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I’d like to respond to two issues you raise:
– the skill of predicting snow melt in spring summer. As I also explained in previous post (just above this one), the models do this fairly well primarily because we know the amount of snow present in a basin at the start of a forecast also fairly well. So if you mean by ‘linking forecast’s to present large scale weather’ linking it to present large scale snow distribution, then that is exactly what the forecast models do!
– however if you mean linking it to the present atmospheric state, that is not something we do (yet), but that might be a good idea to explore and do in the future. Then we would be issueing so-called conditional forecasts. For example, if in December we are in a specific strong positive or negative state of the North Atlantic Oscillation (NAO, an important predictor of European weather), then we might have more confidence in our forecasts than if the NAO is weakly developed.
To some extend this is done implicitly in our model-chain as our maps show high, medium, more low probabilities of e.g. Above Normal rain or river flow. A high probability means we are more confident about the forecast. However, at this stage we cannot tell you why (in causal terms) it is high, we only know then that the majority of the model runs predict this. More research (and operational development) is needed before we can tell you for each forecast why high or low river flows are predicted.
I am happy to hear the river flow forecasts performed well so far. You have to realize that the influence of snow accumulation in winter, and snow melting in spring/summer, is explicitly accounted for in our forecast. In fact it is a very important source of the skill we see. Based on precipitation and temperature (corrected for altitude, see below) the model continuously computes the thickness of the snowpack (in so-called snow-water equivalents). Based on that we have a fairly good idea how much snow there is in any basin at the start of a forecast. This so-called inital condition provides so much ‘memory’ to the system that it allows the model to predict snow melting and therefore river flow in spring/early summer fairly well. In fact the (poor) quality of the precipitation forecast becomes less important, especially when -like in your basin- in the melting season the rainfall is relatively low.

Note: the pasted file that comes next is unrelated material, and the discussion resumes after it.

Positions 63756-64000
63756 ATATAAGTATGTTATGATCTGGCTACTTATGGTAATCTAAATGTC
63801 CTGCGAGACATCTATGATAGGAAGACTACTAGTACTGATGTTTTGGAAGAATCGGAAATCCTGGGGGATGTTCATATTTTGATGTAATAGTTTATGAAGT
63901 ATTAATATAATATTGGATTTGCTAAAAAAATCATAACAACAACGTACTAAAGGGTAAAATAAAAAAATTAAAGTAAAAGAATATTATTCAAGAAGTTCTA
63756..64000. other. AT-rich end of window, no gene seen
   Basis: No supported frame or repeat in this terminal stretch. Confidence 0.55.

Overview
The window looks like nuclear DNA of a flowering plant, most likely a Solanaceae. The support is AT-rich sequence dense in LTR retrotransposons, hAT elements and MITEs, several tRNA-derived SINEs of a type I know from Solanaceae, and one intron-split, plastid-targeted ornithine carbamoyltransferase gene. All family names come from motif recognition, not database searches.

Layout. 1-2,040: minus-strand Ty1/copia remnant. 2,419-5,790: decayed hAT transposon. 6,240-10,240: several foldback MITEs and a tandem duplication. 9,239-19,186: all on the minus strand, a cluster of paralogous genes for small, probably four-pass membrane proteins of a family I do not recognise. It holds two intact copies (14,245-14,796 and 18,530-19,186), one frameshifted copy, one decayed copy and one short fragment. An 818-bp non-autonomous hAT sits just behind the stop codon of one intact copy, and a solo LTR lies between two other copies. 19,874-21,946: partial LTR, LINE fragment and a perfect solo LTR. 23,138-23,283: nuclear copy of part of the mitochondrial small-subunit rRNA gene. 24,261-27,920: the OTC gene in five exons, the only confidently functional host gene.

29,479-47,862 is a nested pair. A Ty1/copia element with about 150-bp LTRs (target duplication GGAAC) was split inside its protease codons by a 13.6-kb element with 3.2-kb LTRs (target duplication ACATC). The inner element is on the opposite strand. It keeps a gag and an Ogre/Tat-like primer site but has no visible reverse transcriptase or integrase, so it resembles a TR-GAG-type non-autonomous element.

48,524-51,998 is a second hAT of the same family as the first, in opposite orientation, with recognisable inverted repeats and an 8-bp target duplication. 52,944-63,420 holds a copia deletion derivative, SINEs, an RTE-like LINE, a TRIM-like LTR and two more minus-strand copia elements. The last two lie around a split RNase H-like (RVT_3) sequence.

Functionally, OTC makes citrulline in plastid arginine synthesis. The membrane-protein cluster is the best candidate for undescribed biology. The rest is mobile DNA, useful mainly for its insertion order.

Further you mention that temperatures are overestimated. I dont know compared to what reference, but of course temperature is very sensitive to altitude. So if you compare predicted temperatures to some mountain weather station data, there will generally be a systematic bias. A bias that is fairly constant and that can easily be corrected, if we know the difference between station altitude and model terrain elevation. Having said that temperature anomaly forecasts are generally much better than precipitation anomaly forecasts, I would expect so too in you region. Note that I say ‘anomalies’: they are by definition not senstitive to systematic errors!
Finally, to connect what I said in the previous two paragraphs: for snow accumulation and melt our models work with altitude bands. So even if your basin is represented by only a few model units (sub basins in the EHYPE, grid cells in may other models), within each unit the models keep track of different altitudes with each a different temperature to account for the unresolved topography of the mountains.
Good to hear that you managed (with the help of the Demonstrator) to explain to your clients the nature of the uncertainty in climate change projections. And that together you analysed the robust messages from the data cloud rather than the uncertainties.
This once more confirms the fact that climate services, in order to be successful, require close and sustained collaboration between purveyor and client.
If, based on your interactions with the client vis-a-vis the Demonstreator, you still have concerns on things that were are hard to explain or if you have tips for us to improve the Demonstrator we’d like to hear!
Dear Sara, Louise,
indeed skill in forecasting streamflow is varies (a lot) with lead time, time of the year and river basin. And the forecast quality for discharge can be better than that for precipitation. For Spain we know from previous work (NOT this EHYPE model, but statistical models) that streamflow forecast quality is quite good for at least Central, Western Spain (Douro, Tejo, Guadiana) for winter and early spring (DJFM). Also our own model shows potential skill in this period and basins, but also in july/august more towards your area (Mediterranean basins).
Another issue is the used metric for the skill. The maps presented are masked out based on CPRS, this is a measure across all flow percentiles and therefore perhaps a bit strict. Other skill scores that measure the performance of forecasting only for high flow or low flows, such as ROCS may give less conservative indications of forecast quality. Refering the previous examples: in winter high flows are better predicted than low flows, in summer the other way around: low flows are better predicted than high flows. Moreover, more extreme anomalies are often better forecasted than less extreme ones.
May be Louise can comment a bit more already on winter skill and skill for high or low flows for the EHYPE model.